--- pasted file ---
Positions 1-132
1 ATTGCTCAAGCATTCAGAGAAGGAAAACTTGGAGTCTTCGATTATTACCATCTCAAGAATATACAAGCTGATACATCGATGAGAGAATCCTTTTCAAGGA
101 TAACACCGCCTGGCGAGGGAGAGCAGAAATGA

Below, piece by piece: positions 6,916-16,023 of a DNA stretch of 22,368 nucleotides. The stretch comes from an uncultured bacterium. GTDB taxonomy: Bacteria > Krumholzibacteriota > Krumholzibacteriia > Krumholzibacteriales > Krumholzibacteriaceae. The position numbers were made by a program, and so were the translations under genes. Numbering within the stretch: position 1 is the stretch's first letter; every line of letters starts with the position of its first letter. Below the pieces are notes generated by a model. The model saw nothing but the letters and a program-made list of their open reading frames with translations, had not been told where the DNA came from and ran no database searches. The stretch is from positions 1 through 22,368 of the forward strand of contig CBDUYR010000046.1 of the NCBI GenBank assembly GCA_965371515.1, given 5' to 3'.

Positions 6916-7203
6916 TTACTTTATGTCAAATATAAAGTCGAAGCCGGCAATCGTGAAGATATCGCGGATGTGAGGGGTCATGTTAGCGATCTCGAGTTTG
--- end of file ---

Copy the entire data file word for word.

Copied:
Positions 1-132
1 ATTGCTCAAGCATTCAGAGAAGGAAAACTTGGAGTCTTCGATTATTACCATCTCAAGAATATACAAGCTGATACATCGATGAGAGAATCCTTTTCAAGGA
101 TAACACCGCCTGGCGAGGGAGAGCAGAAATGA

Below, piece by piece: positions 6,916-16,023 of a DNA stretch of 22,368 nucleotides. The stretch comes from an uncultured bacterium. GTDB taxonomy: Bacteria > Krumholzibacteriota > Krumholzibacteriia > Krumholzibacteriales > Krumholzibacteriaceae. The position numbers were made by a program, and so were the translations under genes. Numbering within the stretch: position 1 is the stretch's first letter; every line of letters starts with the position of its first letter. Below the pieces are notes generated by a model. The model saw nothing but the letters and a program-made list of their open reading frames with translations, had not been told where the DNA came from and ran no database searches. The stretch is from positions 1 through 22,368 of the forward strand of contig CBDUYR010000046.1 of the NCBI GenBank assembly GCA_965371515.1, given 5' to 3'.

Positions 6916-7203
6916 TTACTTTATGTCAAATATAAAGTCGAAGCCGGCAATCGTGAAGATATCGCGGATGTGAGGGGTCATGTTAGCGATCTCGAGTTTG